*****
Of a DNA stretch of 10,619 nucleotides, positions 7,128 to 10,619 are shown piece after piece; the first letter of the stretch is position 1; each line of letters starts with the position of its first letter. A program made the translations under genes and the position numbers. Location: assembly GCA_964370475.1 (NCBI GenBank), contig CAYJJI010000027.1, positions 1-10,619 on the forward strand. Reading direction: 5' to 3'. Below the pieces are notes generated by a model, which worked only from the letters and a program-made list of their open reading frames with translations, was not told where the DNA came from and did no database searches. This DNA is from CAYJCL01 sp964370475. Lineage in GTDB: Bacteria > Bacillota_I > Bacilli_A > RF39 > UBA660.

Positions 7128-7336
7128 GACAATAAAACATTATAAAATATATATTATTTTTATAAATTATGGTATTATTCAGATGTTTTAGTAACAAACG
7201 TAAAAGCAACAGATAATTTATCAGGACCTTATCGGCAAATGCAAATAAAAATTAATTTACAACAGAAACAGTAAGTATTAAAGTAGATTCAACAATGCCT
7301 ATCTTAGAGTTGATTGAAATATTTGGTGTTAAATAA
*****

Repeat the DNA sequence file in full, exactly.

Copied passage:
Of a DNA stretch of 10,619 nucleotides, positions 7,128 to 10,619 are shown piece after piece; the first letter of the stretch is position 1; each line of letters starts with the position of its first letter. A program made the translations under genes and the position numbers. Location: assembly GCA_964370475.1 (NCBI GenBank), contig CAYJJI010000027.1, positions 1-10,619 on the forward strand. Reading direction: 5' to 3'. Below the pieces are notes generated by a model, which worked only from the letters and a program-made list of their open reading frames with translations, was not told where the DNA came from and did no database searches. This DNA is from CAYJCL01 sp964370475. Lineage in GTDB: Bacteria > Bacillota_I > Bacilli_A > RF39 > UBA660.

Positions 7128-7336
7128 GACAATAAAACATTATAAAATATATATTATTTTTATAAATTATGGTATTATTCAGATGTTTTAGTAACAAACG
7201 TAAAAGCAACAGATAATTTATCAGGACCTTATCGGCAAATGCAAATAAAAATTAATTTACAACAGAAACAGTAAGTATTAAAGTAGATTCAACAATGCCT
7301 ATCTTAGAGTTGATTGAAATATTTGGTGTTAAATAA